By Liz Rumsey
Reprinted from The Leader, Fall 2001, Vol. 17, No. 1
The goal of this article was to introduce the NOLS community to an organization dedicated to saving wilderness in Patagonia. My progress on it was interrupted by the attacks on September 11th. Several distracted days later, I returned to the task but found myself wondering, 'who cares?' Over the last several weeks, I have been reminded why I do. I have scrapped the science-based appeal for one that is more abstract, perhaps a bit sentimental, but for me these days, more personally relevant.
In "Dancing at the Rascal Fair," Ivan Doig tells a story of life "back in the day." I loved that book. I loved that life could be so grounded in the natural world, bobbing like a little boat on the swells of nature's rhythms... Up, down, and, every now and then, upside-down. The characters' joys and frustrations coincided with sunsets, droughts, trees in bloom, getting stuck in mud, smooth travel over open prairies, hard winters, the end of those hard winters...
The story presumably takes place in Montana a hundred years ago. There's a chasm of time that now separates us from this place. The simplicity of that world feels lost. The idea of "simple pleasures" has become a cliché, but it makes me wonder: In my own life, what would it take to feel the same sense of fulfillment and accomplishment that they felt. They managed to stay dry in the rain, warm in the cold and content in the quiet moments when the nearest company was three days' journey away.
In this realm, I was limited to my imagination until I went to Patagonia. Patagonia might be 5,000 miles away from Montana, but it is 100 years closer to life at the Rascal Fair.
While much of the landscape is far from untouched, there is still a sense of exposure that characterized the American west a hundred years ago. What would be a gray route on any road map in the States is, in Patagonia, a bold red line, the region's main highway and the tenuous lifeline of the tiny zonas urbanas. It is not uncommon, after hiking for several days through temperate rainforests and deep valleys, to encounter settlers whose lives are governed by the level of the rivers or the amount of snow that falls. Messages from friends and relatives are heard over Radio Santa Maria as they sip mate around the wood stove. These pobladors are often impressed that we would choose to wander through the rugged mountains, living in tents for 30 days. But when our trip is over, we give each other high fives and head for our comfortable worlds, while they continue to live a life that is now a memory in our pockets. In my few years as an instructor for NOLS, I have known my highest highs and lowest lows in Patagonia. It is this intensity that sets it apart from other wilderness areas I have visited. I sift through my experiences there and wonder, in this day and age, how many of them could have taken place anywhere else?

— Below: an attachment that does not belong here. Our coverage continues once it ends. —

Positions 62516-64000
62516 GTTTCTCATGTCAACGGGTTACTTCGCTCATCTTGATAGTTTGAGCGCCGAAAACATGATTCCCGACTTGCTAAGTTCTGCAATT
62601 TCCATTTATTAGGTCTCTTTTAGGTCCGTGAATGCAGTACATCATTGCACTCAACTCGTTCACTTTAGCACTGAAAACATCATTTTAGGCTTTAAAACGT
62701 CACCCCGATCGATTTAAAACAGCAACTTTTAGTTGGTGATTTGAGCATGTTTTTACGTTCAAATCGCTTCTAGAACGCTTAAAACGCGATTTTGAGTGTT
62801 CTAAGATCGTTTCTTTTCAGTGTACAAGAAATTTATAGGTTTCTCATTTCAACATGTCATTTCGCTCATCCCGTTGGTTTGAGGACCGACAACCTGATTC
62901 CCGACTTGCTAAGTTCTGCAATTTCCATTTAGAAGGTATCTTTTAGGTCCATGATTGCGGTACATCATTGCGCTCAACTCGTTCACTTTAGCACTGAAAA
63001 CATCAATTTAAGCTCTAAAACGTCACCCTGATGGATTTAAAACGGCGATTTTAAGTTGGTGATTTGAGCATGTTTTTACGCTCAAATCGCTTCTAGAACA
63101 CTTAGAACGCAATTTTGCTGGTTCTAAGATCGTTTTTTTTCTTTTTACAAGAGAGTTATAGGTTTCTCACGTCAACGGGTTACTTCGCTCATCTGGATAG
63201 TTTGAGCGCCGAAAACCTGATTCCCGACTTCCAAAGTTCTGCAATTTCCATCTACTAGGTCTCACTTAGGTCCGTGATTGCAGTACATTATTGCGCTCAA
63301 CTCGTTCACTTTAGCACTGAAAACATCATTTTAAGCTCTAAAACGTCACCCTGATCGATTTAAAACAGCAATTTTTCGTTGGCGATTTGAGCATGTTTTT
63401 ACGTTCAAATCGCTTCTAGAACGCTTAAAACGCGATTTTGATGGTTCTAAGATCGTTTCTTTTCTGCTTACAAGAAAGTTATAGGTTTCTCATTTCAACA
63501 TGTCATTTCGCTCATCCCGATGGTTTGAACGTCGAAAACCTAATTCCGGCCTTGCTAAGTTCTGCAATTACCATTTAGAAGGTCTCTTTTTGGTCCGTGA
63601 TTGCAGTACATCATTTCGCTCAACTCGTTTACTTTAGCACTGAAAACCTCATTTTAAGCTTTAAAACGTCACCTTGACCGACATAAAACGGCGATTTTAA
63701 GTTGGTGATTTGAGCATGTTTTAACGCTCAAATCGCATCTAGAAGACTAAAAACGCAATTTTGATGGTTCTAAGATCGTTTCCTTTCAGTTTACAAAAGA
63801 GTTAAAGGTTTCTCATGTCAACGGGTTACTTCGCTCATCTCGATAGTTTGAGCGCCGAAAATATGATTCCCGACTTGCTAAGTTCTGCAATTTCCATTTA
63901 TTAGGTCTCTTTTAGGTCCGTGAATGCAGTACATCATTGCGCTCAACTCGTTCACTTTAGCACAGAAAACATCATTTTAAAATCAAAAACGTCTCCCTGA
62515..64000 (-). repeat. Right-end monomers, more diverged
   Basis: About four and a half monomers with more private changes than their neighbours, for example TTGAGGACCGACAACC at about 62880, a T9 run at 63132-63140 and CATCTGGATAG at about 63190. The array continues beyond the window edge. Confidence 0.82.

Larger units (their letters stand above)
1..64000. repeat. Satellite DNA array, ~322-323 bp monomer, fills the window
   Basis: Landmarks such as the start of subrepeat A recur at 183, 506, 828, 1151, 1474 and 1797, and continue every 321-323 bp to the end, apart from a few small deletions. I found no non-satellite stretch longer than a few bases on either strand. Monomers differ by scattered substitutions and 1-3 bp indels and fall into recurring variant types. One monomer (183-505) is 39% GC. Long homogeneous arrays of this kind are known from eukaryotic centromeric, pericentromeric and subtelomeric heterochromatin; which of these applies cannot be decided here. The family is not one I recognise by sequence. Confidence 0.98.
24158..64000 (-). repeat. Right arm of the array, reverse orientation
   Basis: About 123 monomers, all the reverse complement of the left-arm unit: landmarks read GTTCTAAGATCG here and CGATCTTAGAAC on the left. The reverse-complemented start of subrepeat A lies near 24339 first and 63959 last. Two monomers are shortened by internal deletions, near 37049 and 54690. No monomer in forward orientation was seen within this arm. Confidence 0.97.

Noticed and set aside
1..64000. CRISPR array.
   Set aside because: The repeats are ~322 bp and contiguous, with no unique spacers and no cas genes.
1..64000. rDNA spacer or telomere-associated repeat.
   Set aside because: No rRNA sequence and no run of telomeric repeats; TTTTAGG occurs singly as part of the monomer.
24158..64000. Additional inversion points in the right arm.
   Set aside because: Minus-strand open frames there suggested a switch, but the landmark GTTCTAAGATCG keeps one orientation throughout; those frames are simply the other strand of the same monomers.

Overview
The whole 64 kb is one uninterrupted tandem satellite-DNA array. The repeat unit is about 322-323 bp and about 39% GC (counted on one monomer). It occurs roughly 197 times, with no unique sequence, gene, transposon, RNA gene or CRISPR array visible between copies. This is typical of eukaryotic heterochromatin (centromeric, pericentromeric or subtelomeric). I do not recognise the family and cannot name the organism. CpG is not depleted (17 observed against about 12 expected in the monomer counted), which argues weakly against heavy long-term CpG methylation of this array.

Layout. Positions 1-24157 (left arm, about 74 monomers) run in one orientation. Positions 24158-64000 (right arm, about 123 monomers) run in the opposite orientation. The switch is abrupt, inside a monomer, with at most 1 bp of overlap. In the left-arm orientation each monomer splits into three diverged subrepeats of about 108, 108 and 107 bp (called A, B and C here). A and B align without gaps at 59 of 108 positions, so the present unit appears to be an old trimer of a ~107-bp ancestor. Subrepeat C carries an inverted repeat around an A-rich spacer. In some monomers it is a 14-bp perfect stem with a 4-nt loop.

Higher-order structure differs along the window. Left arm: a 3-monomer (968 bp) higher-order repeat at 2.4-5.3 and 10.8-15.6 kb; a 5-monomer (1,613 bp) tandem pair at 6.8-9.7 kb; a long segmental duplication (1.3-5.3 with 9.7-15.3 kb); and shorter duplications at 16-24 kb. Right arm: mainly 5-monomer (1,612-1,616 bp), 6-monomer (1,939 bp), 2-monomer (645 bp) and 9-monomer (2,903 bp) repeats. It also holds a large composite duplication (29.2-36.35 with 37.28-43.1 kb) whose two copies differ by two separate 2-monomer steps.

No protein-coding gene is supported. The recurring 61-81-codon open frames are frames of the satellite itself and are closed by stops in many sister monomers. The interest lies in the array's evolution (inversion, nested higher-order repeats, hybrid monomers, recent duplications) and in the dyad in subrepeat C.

What I most value about Patagonia's wilderness is its ability to humble me, to mock my careful plans, my desire to make progress, or goals I had set out to achieve. It has made me realize, time and again, how incredibly fulfilling it can be to simply hold a warm cup of tea in my hands. I have learned what it is to live in the present moment, and often to work hard doing so.
Change is inevitable, and in Patagonia, change is slow. The process of deciding to build a road and actually completing it can take a dozen years. But Patagonia's remoteness will not protect it indefinitely, and as the economy continues to globalize, environmental misuse of Patagonia's natural resources has become a reality. In trying to make sense of all that has happened in the last few weeks, I've ultimately renewed my dedication to protecting the wild places that remind me that the world that is unfolding is not the `real world' so much as a world of human construction and destruction. Nature reminds me of my own humanity and centers me in a present moment that is simple, meaningful, and for that, peaceful. I don't want to forget that such a state of mind exists. The wilds of Patagonia have proven to be a powerful source of inspiration for myself and countless others, and my hope is that they can continue to be.
The Patagonia Land Trust, founded in 2000 by Kristine Tompkins, is dedicated to the maintenance and restoration of wildland ecosystems and biodiversity in Patagonia. As a nonprofit foundation, the Trust's goal is to acquire and protect privately owned wildlands, to preserve intact ecosystems and ultimately to return its landholdings to the public domain for permanent protection in the form of parks, reserves and sanctuaries.
If you want the more practical appeal, or simply more information, please visit the land trust's website at www.patagonialandtrust.org or contact the Patagonia Land Trust, PO Box 671, Ojai, CA 93024, (805) 640-8204, firstname.lastname@example.org